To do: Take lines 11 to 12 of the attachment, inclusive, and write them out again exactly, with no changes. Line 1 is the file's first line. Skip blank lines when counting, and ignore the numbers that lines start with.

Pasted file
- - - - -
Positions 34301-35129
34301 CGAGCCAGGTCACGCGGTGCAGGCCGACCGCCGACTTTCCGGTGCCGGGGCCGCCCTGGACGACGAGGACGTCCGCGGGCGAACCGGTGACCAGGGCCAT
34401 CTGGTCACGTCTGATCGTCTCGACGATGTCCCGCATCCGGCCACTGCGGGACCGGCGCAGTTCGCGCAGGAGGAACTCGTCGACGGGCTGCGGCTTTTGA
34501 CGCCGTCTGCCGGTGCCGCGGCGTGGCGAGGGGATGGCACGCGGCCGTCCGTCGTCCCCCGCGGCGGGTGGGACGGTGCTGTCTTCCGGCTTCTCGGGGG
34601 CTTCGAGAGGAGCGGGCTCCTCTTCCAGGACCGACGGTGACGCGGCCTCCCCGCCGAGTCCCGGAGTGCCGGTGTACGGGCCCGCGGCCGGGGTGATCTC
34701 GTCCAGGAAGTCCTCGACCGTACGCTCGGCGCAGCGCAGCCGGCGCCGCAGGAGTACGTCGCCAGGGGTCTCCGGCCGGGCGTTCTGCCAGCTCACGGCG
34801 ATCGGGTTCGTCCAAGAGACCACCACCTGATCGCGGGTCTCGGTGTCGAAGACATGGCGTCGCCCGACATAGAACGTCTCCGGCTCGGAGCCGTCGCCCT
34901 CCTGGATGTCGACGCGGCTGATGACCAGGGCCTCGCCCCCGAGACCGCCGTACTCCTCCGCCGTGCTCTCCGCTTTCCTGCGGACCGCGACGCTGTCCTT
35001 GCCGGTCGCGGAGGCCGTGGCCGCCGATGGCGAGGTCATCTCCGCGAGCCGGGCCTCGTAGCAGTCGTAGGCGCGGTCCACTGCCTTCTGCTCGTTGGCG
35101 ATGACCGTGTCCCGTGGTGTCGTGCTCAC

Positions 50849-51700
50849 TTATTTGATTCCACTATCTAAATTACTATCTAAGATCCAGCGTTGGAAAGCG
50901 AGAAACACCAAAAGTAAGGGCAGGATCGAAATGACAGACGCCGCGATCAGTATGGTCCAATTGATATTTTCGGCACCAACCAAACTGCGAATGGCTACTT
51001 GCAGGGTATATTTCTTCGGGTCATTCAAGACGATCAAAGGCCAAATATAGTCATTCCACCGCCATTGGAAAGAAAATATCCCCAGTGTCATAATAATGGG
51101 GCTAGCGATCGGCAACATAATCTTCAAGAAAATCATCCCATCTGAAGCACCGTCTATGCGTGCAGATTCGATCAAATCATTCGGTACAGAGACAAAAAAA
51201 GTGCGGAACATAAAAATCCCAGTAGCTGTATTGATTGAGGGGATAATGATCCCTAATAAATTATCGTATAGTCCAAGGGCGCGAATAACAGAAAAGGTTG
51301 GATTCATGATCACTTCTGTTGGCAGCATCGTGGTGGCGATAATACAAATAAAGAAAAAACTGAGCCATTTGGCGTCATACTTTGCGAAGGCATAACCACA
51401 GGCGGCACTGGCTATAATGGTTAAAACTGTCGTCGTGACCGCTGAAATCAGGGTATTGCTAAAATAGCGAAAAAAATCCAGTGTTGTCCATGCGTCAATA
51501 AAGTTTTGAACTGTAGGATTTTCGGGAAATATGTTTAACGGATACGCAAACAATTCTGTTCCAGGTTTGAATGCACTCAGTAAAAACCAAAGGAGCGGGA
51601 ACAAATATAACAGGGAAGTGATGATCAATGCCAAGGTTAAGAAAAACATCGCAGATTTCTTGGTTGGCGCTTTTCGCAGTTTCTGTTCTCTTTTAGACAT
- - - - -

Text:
Positions 50849-51700
50849 TTATTTGATTCCACTATCTAAATTACTATCTAAGATCCAGCGTTGGAAAGCG